The Rest of GF104

Besides adding superscalar dispatch abilities to GF104, NVIDIA has also made a number of other tweaks to the Fermi architecture for this GPU.

As a mid-range product, GF104 does not need to do 2 jobs at once. GF100 had to be usable as a desktop/professional graphics GPU, but also as a compute GPU for NVIDIA’s Tesla line of cards. GF104 will not be a Tesla product, so those compute abilities are not as critical. Specifically, NVIDIA has taken a chisel to Tesla’s flagship compute abilities of FP64 and ECC, which in GF100 desktop GPUs were artificially throttled and disabled respectively.

For GF104, ECC is completely gone. Barring the errant burst of solar radiation, the odds of a flipped bit or other error in the operation of a GPU is extremely slim. NVIDIA only added the feature for Tesla customers who demanded increased reliability as they could not accept a silent error in their work. For graphics however this is unnecessary, so the feature has been dropped.

Double-precision floating-point (FP64) on the other hand hasn’t been entirely dropped. Like ECC, FP64 is primarily a Tesla feature, but at the same time NVIDIA believes it to not be in their best interests to remove the feature. From NVIDIA’s perspective without FP64 on their consumer cards developers could not test and debug FP64 code on their desktops and laptops, which in turn would impede development for Tesla and hurt their efforts to expand in to the professional compute space. As a result GF104 has an interesting compromise on FP64.

For GF104, NVIDIA removed FP64 from only 2 of the 3 blocks of CUDA cores. As a result 1 block of 16 CUDA cores is FP64 capable, while the other 2 are not. This gives NVIDIA the advantage of being able to employ smaller CUDA cores for 32 of the 48 CUDA cores in each SM while not removing FP64 entirely. Because only 1 block of CUDA cores has FP64 capabilities and in turn executes FP64 instructions at 1/4  FP32 performance (handicapped from a native 1/2), GF104 will not be a FP64 monster. But the effective execution rate of 1/12th FP32 performance will be enough to effectively program in FP64 and debug as necessary.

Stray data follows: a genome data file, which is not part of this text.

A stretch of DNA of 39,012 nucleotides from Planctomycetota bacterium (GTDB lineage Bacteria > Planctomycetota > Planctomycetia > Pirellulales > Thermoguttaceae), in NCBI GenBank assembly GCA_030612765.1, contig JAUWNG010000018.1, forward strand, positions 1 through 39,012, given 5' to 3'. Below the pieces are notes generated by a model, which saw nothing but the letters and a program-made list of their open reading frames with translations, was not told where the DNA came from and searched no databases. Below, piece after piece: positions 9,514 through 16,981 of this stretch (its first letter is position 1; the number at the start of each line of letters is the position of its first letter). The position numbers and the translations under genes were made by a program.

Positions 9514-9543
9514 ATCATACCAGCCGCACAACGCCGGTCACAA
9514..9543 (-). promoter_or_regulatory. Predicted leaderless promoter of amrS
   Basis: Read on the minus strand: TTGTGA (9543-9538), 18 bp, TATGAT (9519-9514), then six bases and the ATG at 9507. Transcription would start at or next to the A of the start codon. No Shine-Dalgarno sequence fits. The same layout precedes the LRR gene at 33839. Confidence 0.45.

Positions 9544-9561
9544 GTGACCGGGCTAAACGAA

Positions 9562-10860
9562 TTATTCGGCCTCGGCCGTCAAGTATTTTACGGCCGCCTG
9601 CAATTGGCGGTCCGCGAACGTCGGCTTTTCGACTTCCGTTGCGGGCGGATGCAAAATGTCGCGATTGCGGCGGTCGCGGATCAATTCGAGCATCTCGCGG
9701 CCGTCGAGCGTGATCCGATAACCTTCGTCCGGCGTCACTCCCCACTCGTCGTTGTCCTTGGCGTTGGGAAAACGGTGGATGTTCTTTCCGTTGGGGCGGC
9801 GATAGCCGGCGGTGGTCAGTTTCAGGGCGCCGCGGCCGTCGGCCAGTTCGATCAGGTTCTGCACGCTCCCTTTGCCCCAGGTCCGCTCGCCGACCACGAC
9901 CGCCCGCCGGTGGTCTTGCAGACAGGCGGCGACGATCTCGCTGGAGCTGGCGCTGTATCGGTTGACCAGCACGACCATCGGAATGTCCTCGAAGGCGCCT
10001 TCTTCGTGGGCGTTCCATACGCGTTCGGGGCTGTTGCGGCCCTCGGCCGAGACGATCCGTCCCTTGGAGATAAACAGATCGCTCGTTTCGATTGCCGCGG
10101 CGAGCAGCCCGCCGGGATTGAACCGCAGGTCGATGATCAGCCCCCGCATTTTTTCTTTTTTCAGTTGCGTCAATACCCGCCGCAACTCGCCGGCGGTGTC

Moving on, we have GF104’s texture units. GF100 was an interesting beast when it came to texturing, as it had texture units more efficient than GT200, but fewer of them overall.  We don’t have any data that points to GF100 being absolutely deficient on texturing speeds, but at the same time it’s hard to imagine that GF100 was overbuilt to the point that losing 32 texture units wouldn’t hurt.

So for GF104, NVIDIA has doubled up on the number of texture units. A “full” GF104 has the same number of texture units at GF100 (64) in half as many SMs. NVIDIA tells us that this change is largely because texture units are small enough that they can be added without consuming too much additional die space, as opposed to requiring additional texture units such as a specific case of lacking texture performance or having too little texture performance relative to shading performance. But this isn’t something we can prove or disprove. High-detail settings optimized for high-end cards often go heavy on anti-aliasing or shading as opposed to textures, so ultimately we’re not surprised that NVIDIA kept the texture unit count constant while reducing the shader count in moving from GF100 to GF104. The shaders will be missed much less than the texture units would have been.

 

Finally, we have the ROPs. There haven’t been any significant changes here, but the ROP count does affect compute performance by impacting memory bandwidth and L2 cache. Even though NVIDIA keeps the same number of SMs on both the 1GB and 768MB of the GTX 460, the latter will have less L2 cache which may impact compute performance. Compute performance on the GTX 460 may also be impacted by pressure on the registers and L1 cache: NVIDIA increased the number of CUDA cores per SM, but not the size of the Register File or the amount of L1 cache/shared memory, so there are now additional CUDA cores fighting for the same resources. In the worst case scenarios, this can hurt the efficiency of GF104 compared to GF100.

For those of you who are curious, with all of these SM changes between GF100 and GF104 the size of a SM did increase, but by nearly as much as one would think: after adding the additional functional units, infusing the warp schedulers with superscalar dispatch capabilities, and removing unnecessary ECC and FP64 hardware, the size of an SM only increased by 25%. This is a tradeoff NVIDIA could not afford on the already massive GF100, but made sense on GF104 where the performance increase could justify the extra die space.

GF104: NVIDIA Goes Superscalar Meet the GTX 460
POST A COMMENT

93 Comments

View All Comments

  • threedeadfish - Monday, July 12, 2010 - link